Shelton educators create curriculum focused on students' social emotional learning

SHELTON — Kristen Santilli was principal at Mohegan Elementary School when the pandemic shuttered schools nearly a year ago and forced learning to go virtual.

Santilli said she and her staff saw, over the next few months, anxiety issues, educational regression and emotional detachment in many students as children could only connect with friends and teachers through a computer screen.

So when she assumed the role as the district’s director of curriculum this past summer, she put social emotional learning, or SEL, at the top of her curriculum to-do list, and she said the results have been positive.

“As a former principal, I cannot explain how much this work is needed for all students,” Santilli said about her social emotional learning curriculum.

“The past few years, we have seen anxiety increase at the elementary level as well as the higher grades,” Santilli added. “This work is long overdue for our kids. We as a district have done work with social emotional learning over the years, but this needs to be embedded within the daily routine.”

The state Re-Opening of Schools plan came out over the summer to help schools open safely and had many components in it. Addressing SEL at the very beginning of the school year was one of the components, followed by on-going SEL support throughout the school year.

The biggest SEL focus was on building relationships among staff, students and families, according to Booth Hill School kindergarten teacher Kim Atkinson, a member of the SEL District Committee established by Santilli.

Atkinson volunteered to work alongside Santilli because of her background in social emotional learning. She is presently working on her doctorate in educational leadership with a focus on social emotional learning.

“Setting common social emotional learning foundational language amongst the students and staff with the district’s starter lessons helped to lay the groundwork for future SEL growth,” Atkinson said.

“SEL is not a fad or a one-time thing,” she said. “It requires a strong foundation. SEL is a way of learning and living and the Shelton Public School District is at the beginning of this life-changing journey.”

Building relationships offers networking opportunities for students, staff and families who are working through various traumas that may or may not be aligned with the pandemic, Atkinson said, adding that the “beauty of addressing SEL is that it is for all people.”

Although the Shelton School District has dabbled in various SEL programs before this school year, she said, the district wanted to unite efforts and create a common for its concepts across the district.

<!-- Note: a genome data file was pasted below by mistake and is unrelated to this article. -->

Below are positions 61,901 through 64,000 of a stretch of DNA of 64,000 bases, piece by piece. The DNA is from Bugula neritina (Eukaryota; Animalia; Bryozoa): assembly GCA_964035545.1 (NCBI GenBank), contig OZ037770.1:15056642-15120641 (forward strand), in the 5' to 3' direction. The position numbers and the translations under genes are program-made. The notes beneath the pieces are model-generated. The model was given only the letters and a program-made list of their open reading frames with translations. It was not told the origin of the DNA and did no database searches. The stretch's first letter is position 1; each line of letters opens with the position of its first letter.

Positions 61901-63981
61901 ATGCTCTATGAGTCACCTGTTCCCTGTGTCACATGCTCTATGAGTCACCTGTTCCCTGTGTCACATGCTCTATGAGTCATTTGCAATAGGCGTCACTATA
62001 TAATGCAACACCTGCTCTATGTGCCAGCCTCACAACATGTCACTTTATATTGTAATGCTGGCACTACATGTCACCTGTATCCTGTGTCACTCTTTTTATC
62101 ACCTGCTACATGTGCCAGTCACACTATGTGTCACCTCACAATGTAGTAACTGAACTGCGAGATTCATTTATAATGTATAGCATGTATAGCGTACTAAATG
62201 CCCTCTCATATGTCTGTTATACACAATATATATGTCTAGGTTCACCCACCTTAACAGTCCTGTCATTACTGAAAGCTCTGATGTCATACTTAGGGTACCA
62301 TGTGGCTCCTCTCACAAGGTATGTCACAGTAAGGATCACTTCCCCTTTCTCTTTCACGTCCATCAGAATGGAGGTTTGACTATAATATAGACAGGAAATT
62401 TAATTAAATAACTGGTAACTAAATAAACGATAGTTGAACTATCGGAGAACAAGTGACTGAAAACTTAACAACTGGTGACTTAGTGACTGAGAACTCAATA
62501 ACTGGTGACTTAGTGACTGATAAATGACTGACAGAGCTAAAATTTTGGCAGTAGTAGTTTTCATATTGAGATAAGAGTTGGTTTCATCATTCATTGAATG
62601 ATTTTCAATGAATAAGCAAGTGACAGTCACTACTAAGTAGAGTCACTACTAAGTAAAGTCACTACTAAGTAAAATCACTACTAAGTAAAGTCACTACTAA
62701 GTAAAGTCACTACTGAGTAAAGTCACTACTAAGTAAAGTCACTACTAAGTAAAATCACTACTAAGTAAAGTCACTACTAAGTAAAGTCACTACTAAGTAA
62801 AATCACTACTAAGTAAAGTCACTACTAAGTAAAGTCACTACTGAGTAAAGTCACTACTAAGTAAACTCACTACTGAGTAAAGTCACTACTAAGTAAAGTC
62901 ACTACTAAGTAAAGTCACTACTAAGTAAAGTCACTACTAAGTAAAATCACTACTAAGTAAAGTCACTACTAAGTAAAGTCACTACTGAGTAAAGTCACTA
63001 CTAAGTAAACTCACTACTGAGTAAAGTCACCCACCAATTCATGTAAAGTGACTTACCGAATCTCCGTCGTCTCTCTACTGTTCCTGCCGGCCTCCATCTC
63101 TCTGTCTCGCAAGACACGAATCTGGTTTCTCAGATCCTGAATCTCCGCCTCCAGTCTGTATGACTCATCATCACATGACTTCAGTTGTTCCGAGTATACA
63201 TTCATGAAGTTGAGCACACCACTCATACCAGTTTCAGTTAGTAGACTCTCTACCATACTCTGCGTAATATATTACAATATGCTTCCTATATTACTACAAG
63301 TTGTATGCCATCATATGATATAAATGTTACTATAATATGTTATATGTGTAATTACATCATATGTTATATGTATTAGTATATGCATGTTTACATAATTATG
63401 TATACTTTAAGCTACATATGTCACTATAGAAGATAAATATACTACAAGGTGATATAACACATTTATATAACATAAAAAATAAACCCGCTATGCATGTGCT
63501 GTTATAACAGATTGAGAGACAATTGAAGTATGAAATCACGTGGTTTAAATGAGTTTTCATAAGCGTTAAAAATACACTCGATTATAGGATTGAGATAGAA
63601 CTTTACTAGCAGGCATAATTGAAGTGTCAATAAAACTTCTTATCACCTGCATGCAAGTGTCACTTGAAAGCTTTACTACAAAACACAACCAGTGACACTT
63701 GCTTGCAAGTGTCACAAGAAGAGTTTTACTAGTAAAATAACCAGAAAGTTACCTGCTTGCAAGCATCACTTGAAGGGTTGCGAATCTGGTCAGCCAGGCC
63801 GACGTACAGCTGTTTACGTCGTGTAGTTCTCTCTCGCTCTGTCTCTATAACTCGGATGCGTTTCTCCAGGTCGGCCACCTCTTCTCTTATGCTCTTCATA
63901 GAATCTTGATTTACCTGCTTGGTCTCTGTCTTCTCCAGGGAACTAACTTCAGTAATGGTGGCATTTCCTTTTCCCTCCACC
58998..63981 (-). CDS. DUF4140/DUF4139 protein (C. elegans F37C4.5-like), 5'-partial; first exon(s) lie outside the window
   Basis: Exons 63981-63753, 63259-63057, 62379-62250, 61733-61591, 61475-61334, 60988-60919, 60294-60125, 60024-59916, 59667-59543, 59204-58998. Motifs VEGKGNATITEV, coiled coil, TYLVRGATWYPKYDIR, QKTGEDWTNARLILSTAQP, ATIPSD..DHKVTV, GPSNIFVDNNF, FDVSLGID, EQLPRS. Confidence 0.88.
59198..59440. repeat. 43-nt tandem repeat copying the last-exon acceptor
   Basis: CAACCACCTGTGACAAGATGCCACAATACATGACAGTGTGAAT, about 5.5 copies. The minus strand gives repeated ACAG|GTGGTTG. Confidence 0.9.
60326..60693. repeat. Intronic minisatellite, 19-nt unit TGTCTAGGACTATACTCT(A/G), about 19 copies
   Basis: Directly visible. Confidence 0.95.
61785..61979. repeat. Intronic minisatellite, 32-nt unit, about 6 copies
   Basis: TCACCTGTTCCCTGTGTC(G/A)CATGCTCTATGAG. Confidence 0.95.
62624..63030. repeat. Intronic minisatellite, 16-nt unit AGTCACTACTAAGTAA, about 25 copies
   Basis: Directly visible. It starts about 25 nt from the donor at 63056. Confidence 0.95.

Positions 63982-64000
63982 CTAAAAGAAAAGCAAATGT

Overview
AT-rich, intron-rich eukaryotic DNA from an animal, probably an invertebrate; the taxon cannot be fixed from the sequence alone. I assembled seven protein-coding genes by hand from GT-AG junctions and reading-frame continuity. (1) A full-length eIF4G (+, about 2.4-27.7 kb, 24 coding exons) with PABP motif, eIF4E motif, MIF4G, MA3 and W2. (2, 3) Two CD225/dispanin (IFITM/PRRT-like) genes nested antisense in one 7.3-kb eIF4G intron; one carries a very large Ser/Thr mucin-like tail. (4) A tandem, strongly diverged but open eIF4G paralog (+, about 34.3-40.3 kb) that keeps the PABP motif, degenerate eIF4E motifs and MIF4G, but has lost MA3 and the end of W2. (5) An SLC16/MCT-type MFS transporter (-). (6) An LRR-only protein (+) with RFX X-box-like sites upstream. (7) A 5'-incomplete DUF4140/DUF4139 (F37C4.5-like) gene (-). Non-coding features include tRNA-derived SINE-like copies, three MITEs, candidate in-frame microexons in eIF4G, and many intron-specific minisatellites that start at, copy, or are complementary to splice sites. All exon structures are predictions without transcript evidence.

Atkinson said she and Santilli worked to create a 10-day SEL lesson sequence that established the foundation of social emotional learning.

Santilli coordinated a social emotional learning professional development in September: “teacher buy-in was incredible,” she said.

On Day 1 of the student lessons to start the school year, Atkinson said the district sent home a letter for families outlining the daily topics so they could continue the conversation and continue to build the skills at home each day.

The SEL lessons, titled “In This Together,” began with building classroom communities and making connections, a common definition of social emotional learning, and recognizing signs and strategies for distress.

The lessons then moved into the five core SEL competencies: self-awareness, self-management, social awareness, relationship skills and responsible decision-making. The final lessons focused on self-regulation strategies and using symbolism to express emotions.

Each lesson followed a pattern of setting a purpose, relating to some form of media (such as video, book, poem or song), an open-discussion portion and then an activity which usually included a written, oral or drawn response, depending on the age level.

Although the lessons were broken into four categories — Pre-K, K-4, 5-8, and 9-12 — Atkinson said all grade levels followed the same sequenced Connecticut state social emotional learning standards but carried out the learning targets based on their developmental abilities.

“These were not graded activities,” Atkinson said, adding that there were “opportunities to build relationships, give students agency and voice and enhance SEL knowledge while establishing SEL district norms.”

After the 10 days were complete, Santilli said, the district sent a survey out to families and students, formed a district committee to analyze survey data and create a strategic plan for on-going SEL implementation moving beyond this school year and each school continued or initiated SEL programs to help students continue to develop their SEL skills.

Erik Martire, the district’s K-12 Guidance Curriculum leader and SEL District Committee member, said it is not any one lesson that makes the difference in student engagement but the continuing effort acknowledging the need for social emotional learning as part of the daily curriculum.

“These lessons help put students in the right frame of mind to learn, and that is when students learn the best,” Martire said. “Promoting resilience, social awareness and making connections ... these lessons show we are coming from a place of understanding and want to work to help them achieve their goals.”

"Teachers are now implementing these ideas throughout the school day … we’re addressing the whole child,” Santilli said. "This is good for the kids, and we need to keep this as a priority. Children were just not feeling connected to the school, their teachers … there was no sense of belonging. We are working to change that.”

brian.gioiele@hearstmediact.com